America is complicated. At best, at worst, at both simultaneously. It’s a country of pain, discrimination, hatred. But also of triumph, acceptance, love. All swirling around at once. Little America, by many minor miracles of half-hour television storytelling, manages to encapsulate all of these complexities and more. It’s a series of simple, human stories that will move you in many ways, all while writing a devastatingly vulnerable love letter to America, warts and all. The series premieres on Apple TV+ January 17th, and it is absolutely worth your time.
Based on a collection of pieces originally published in Epic Magazine, Little America is an anthology series. The first season is comprised of eight half-hour episodes, each telling a self-contained story of one American immigrant, all based on true stories (Episode 6, “The Grand Prize Expo Winners,” is even written and directed by the real-life son of the woman at the center). It was developed for Apple by Kumail Nanjiani, Emily V. Gordon, and Lee Eisenberg, veterans of character-driven comedies like The Big Sick and The Office. Producing the series alongside these three include comedy vets Alan Yang (Master of None) and Moshe Kasher (Problematic with Moshe Kasher). The series’ voice feels like an extension of all these established voices, to its benefit. But more welcomely, it promises a series of new voices. Every episode boasts different writers, directors, actors, and DPs — all of whom produce peerless work, all of whom bring a sense of authenticity to the culture being explored, all of whom I need to see work more and more in 2020 and beyond.
The stories all, by design of the series, vary in subject. But one common thread unites them: Their startling efficiency of character depth. Sometimes, other episodic anthology series like Black Mirror can feel overly plot-focused, with episodes designed just to explore a topic or narrative experiment, and characters designated merely to further that experiment along. Not so with Little America. Each half-hour episode develops their characters with masterful speed, insight, and pathos. Even episodes predicated on storytelling devices, like the near entirely-silent “The Silence,” take the time to shade their characters with atypical nuance (Mélanie Laurent is stunning in this episode, moving from infectious comedy to shaking fear by journey’s end). Thus, every half-hour episode, in another timeline, feels less like a “half-hour episode of a TV comedy” and more like “a mini feature film.” “The Jaguar,” in particular, would one million percent be a smash Sundance sensation if developed into a feature. It’s an underdog sports story with a fierce, star-making lead performance (Jearnest Corchado), a delightfully eccentric supporting performance (John Ortiz as an unpredictable coach), a warmly non-confrontational political subtext (Corchado and her family are undocumented immigrants), and exhilarating action (who knew squash could be so cinematic?).
The series is chock-full of instantly iconic, resonating moments, stories, and filmmaking craft. “The Cowboy” has a contagiously endearing central performance from Conphidance, and visual panache in every frame and choice from director Bharat Nalluri and DP Paula Huidobro. “The Manager” charts the journey of one character over several actors, his path only gaining emotional steam as his performers change. Every single episode has an ending that will make you simultaneously cry and pump your fist. And final episode “The Son” will absolutely punch you in the gut before lifting your heart’s spirits. The series finds the universality in these specific experiences, showcasing the primal need to survive butting up against the truly American desire to thrive — to, as Hasan Minhaj once put it, “live.” These characters feel indebted to their families, to the cultures that birthed them, to the responsibilities and sacrifices that provided their new opportunities. But they also dream of more. And wouldn’t you know it, they can do both, one seamlessly leading into the other and back again. No matter where you were born, you will find these journeys relatable deep in your bones.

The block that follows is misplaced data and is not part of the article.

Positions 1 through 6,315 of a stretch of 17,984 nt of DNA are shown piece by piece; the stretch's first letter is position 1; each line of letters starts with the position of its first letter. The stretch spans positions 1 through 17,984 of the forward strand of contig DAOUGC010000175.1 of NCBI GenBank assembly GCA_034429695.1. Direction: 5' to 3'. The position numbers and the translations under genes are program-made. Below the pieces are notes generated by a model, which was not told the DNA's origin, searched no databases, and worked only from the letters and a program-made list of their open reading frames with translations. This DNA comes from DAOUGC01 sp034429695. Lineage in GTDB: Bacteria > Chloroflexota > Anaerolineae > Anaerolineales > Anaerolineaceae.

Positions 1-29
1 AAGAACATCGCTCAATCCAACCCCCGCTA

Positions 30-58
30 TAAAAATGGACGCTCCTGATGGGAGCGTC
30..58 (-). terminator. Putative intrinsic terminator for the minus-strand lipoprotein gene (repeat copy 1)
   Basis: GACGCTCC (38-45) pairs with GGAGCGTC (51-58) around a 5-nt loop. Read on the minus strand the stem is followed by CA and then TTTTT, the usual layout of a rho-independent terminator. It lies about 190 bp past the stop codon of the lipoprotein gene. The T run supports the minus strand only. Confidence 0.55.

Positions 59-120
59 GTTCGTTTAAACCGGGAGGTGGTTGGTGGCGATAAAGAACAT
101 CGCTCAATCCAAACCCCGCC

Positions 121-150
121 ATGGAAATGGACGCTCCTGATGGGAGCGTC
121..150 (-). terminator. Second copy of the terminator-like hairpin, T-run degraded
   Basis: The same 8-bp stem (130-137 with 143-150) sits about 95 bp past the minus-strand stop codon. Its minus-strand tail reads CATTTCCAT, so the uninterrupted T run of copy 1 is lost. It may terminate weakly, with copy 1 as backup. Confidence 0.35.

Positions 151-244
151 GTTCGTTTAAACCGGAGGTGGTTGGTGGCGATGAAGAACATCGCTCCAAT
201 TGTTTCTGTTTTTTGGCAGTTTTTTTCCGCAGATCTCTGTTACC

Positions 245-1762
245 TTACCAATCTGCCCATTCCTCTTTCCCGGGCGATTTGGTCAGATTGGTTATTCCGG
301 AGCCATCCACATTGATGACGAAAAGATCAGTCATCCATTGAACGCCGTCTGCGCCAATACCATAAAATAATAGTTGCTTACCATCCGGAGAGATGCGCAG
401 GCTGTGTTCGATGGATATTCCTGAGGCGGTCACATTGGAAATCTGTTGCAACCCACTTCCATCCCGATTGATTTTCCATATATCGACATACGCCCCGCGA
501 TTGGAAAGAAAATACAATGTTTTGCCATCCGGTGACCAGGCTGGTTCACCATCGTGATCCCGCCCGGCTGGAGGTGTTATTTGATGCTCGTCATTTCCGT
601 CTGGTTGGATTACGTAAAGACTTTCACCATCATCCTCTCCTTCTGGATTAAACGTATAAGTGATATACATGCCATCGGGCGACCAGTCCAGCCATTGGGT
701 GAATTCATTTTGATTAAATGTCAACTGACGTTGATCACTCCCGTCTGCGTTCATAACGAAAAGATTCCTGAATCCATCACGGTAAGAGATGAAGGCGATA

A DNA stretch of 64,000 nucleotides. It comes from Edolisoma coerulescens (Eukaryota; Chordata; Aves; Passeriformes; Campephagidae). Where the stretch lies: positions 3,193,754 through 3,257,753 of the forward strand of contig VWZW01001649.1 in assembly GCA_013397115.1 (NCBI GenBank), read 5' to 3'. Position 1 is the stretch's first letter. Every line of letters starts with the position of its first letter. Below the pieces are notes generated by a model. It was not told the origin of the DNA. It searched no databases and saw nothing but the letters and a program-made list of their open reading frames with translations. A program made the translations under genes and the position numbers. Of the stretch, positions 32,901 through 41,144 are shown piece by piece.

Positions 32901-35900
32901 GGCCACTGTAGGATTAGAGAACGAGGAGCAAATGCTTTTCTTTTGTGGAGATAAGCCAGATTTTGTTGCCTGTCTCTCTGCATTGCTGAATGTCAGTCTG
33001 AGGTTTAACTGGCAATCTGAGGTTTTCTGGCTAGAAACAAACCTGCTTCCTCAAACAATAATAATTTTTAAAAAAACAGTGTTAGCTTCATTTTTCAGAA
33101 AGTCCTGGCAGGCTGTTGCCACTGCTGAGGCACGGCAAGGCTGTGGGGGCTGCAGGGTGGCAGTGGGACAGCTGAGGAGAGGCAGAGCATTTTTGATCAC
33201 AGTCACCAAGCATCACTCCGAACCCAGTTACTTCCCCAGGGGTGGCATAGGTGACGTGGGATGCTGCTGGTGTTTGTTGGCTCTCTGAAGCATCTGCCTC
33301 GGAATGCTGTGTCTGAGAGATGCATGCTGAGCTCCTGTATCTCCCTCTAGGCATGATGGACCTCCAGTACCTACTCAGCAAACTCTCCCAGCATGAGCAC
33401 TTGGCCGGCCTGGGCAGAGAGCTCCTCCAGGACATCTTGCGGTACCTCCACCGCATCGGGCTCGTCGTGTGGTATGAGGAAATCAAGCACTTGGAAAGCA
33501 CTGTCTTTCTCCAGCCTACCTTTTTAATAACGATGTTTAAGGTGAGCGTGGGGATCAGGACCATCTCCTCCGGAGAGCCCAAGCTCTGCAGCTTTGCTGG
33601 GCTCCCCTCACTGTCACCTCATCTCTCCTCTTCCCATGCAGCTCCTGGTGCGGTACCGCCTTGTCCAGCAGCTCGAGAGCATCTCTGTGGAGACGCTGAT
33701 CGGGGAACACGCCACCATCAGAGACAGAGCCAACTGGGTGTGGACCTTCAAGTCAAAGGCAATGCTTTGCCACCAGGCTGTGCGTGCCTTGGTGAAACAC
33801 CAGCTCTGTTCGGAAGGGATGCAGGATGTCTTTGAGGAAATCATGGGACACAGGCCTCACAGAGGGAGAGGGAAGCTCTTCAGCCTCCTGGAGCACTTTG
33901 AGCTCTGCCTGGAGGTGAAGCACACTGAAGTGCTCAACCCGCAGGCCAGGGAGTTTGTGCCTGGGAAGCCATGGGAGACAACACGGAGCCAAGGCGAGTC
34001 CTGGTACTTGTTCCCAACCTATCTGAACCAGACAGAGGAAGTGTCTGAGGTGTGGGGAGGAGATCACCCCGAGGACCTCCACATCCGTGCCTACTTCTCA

Does any episode of the show stumble? The closest might be “The Rock,” written by the developing team of Nanjiani, Gordon, and Eisenberg. It tells the story of an Iranian immigrant (Shaun Toub) desperate to find his family a new, better home in New York. One problem — the tract of land he has his sights on is currently home to a big ol’ rock. So, he chips it away, one pickaxe, bulldozer, even contained explosion at a time, believing sincerely that his hard work will eventually pay off. The metaphor is lovely, summing up the show’s thesis succinctly (and providing one helluva crane shot from director Nima Nourizadeh and DP David Franco). And the episode is full of moments that, at an almost objective level, stun with emotional effectiveness — Toub gets to deliver many mini-monologues touching on subjects like American microaggressions and unending paternal love. But these moments are unfortunately jutted together without the sense of progression and depth afforded to the other episodes’ characters. The teleplay and editing feels jagged, at times even unmotivated, perhaps borrowing the metaphor of the episode a bit too literally. Ultimately, these are relatively small gripes given the rest of the season’s mastery. And, it is heartwarming to see just how loving a father Toub is — his joyful speech about his son’s weirdo art-rock band really got me.
In a time when American discourse feels overwhelmingly apocalyptic, filled with anger and rigid hate, it’s beyond refreshing to experience perspectives of progression. Little America reminds us all of the inherent promise and potential lying within America. It tells the kinds of stories that can change hearts and minds.
Little America is now streaming exclusively on Apple TV+